50¢ rugged, printable microscope for diagnosing malaria and more

I watch TED talks every day, but I haven’t been blown away by one quite like this in some time.

This inventor has created a microscope that can be printed on paper for just 50¢, is rugged and waterproof and can be used in the most remote parts of the world to diagnose a whole host of diseases (including malaria) where hauling around and protecting a $10,000 microscope just isn’t practical.

Astonishing creation with potentially game-changing consequences. Keep watching out for news about the Foldscope. Continue reading “50¢ rugged, printable microscope for diagnosing malaria and more”

Challenging environmental folklore

In this talk, Leyla challenges our perception of what and what is not environmentally friendly, such as whether to use paper or plastic bags.

She highlights her point by noting that in the UK, at the end of popular TV shows, the National Grid buys nuclear electricity from France because everyone goes to turn on their tea kettle. Furthermore, people always boil more water than they need, to the point that all of the energy used to boil excess water in tea kettles in a single day could provide enough electricity to light every single street light in the whole of the UK for a whole night. That’s a pretty striking stat! Continue reading “Challenging environmental folklore”

Sleep is God: Go worship

Russell Foster is a neuroscientist and he does a lot of research into sleep. His engaging TED talk reiterates a lot of what we’ve probably heard our whole lives: that we aren’t getting enough sleep. But we are now starting to understand some of the science behind it. Russell encourages us to stop the cycle of limited sleep and caffeine stimulation in favour of listening to our bodies and honouring the light/dark cycle that our bodies observe to keep us being the best that we can be. Continue reading “Sleep is God: Go worship”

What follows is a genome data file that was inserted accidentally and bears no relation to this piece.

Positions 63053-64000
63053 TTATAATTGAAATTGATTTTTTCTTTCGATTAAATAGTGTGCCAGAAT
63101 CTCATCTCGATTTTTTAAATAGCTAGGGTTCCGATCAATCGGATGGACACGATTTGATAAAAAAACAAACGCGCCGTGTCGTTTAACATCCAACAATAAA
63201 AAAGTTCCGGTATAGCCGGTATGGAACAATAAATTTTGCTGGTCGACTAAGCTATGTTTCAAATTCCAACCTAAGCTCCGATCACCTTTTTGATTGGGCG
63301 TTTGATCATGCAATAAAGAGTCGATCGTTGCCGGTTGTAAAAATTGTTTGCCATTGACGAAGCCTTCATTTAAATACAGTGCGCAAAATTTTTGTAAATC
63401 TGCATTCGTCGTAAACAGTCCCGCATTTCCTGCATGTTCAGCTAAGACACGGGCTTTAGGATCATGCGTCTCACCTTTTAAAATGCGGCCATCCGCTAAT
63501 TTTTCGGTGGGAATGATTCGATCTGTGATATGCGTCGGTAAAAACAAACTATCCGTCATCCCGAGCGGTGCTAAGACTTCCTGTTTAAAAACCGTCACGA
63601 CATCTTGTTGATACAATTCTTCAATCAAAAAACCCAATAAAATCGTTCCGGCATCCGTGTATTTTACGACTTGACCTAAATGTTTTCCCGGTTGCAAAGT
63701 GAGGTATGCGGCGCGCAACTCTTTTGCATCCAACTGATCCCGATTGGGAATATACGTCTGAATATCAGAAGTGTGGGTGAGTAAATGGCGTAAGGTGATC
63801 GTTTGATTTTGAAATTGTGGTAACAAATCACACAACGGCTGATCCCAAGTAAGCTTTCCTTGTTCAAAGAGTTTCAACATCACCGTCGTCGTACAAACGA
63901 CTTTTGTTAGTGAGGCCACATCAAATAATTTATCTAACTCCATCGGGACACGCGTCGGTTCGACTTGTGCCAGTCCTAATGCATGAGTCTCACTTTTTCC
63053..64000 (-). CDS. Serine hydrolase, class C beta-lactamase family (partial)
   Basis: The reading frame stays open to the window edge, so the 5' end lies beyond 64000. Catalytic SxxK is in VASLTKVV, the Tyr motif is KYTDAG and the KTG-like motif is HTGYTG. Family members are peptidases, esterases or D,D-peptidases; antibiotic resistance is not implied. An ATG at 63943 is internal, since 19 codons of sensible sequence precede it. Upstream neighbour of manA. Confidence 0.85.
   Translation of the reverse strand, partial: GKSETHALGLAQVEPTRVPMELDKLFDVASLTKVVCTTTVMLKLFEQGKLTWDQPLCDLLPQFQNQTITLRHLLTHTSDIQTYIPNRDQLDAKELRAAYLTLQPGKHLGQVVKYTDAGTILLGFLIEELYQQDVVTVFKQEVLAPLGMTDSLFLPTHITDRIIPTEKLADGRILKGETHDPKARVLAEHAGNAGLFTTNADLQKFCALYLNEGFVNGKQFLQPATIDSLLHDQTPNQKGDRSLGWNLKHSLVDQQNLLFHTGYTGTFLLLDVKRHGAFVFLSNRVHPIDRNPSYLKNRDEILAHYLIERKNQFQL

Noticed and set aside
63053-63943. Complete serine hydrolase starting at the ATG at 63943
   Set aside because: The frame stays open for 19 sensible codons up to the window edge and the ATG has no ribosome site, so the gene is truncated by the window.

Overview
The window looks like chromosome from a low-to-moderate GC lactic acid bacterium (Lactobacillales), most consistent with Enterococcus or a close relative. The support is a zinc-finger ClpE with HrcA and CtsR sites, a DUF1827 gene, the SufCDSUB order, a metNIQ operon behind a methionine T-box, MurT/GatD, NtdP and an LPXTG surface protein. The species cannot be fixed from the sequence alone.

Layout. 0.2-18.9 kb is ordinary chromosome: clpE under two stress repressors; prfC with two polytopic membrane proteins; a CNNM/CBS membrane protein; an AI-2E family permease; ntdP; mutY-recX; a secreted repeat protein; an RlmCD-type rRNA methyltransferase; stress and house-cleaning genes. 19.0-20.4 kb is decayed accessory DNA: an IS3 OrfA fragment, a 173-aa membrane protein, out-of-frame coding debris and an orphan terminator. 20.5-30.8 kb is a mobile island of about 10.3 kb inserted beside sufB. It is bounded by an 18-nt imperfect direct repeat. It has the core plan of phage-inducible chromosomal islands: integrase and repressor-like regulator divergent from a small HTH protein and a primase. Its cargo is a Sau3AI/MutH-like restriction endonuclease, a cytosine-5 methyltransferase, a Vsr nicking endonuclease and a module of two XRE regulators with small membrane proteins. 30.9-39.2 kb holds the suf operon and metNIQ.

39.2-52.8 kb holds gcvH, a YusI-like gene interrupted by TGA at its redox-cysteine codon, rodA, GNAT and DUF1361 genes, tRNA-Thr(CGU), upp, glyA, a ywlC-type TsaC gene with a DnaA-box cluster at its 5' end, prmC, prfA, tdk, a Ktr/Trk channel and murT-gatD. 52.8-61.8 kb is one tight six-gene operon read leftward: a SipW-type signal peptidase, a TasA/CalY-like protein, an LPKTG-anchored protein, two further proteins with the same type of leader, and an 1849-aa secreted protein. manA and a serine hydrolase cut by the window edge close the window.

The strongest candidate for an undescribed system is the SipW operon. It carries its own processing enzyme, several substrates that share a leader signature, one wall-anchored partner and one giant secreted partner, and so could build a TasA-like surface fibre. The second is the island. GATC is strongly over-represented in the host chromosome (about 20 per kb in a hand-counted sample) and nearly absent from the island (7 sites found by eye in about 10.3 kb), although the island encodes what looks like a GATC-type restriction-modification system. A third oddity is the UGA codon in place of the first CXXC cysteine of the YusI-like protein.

An inside view of politics in China

In the West, we’ve long been taught that the success of any modern nation is dependent on a deomcratic political system. Eric Li does an excellent job of challenging that perception by offering an insight into the Chinese political arena, a country which has risen far up the ranks to be one of the most prosperous nations on Earth. And all with a one-party system.

The very mention of communism scares the West (mostly America) to death, but any intelligent person can see that he has some good points. After all, in democracies, we go through a cycle of anticipation, excitement at the prospect of change, and ultimately, disappointment. The system is clearly broken, and Eric suggests that democracy may not be the only path forward. Continue reading “An inside view of politics in China”

Christianity, Islam, Judaism, faith, doubt and fanaticism

I happened upon a thought-provoking TED talk this morning, about an agnostic Jewish woman (Lesley Hazleton) who spent several years studying Muhammad and his revelation of the Quran. She discusses how he had doubt about what happened to him that night and it’s doubt that forms up the very fibre of our faith: a point that applies to all of us, regardless of what we believe (or don’t believe).

Despair is self-fulfilling. If we call something impossible, we act in such a way that we make it so.
-Lesley Hazleton

Continue reading “Christianity, Islam, Judaism, faith, doubt and fanaticism”

Ken Robinson discusses the current state of education

In this talk, Ken discusses the current state of education and how the culture of schools is failing the children that attend them, by trying to find common ground across 30 very different minds.

It is always a pleasure to listen to Ken Robinson speak. He’s one of my favourite orators and even though his delivery is very calm and controlled, it always stokes a fire inside of me. In this talk, he discusses the current state of education and how the culture of schools is failing the children that attend them. In particular, the emphasis on standardised testing and “No Child Left Behind” are ironically, leaving millions of children behind.

Insist on changing the current school culture and filling the gaps created by your child’s education: it’s critical to well-rounded children who enjoy learning who go on to be independent thinkers and creators. Continue reading “Ken Robinson discusses the current state of education”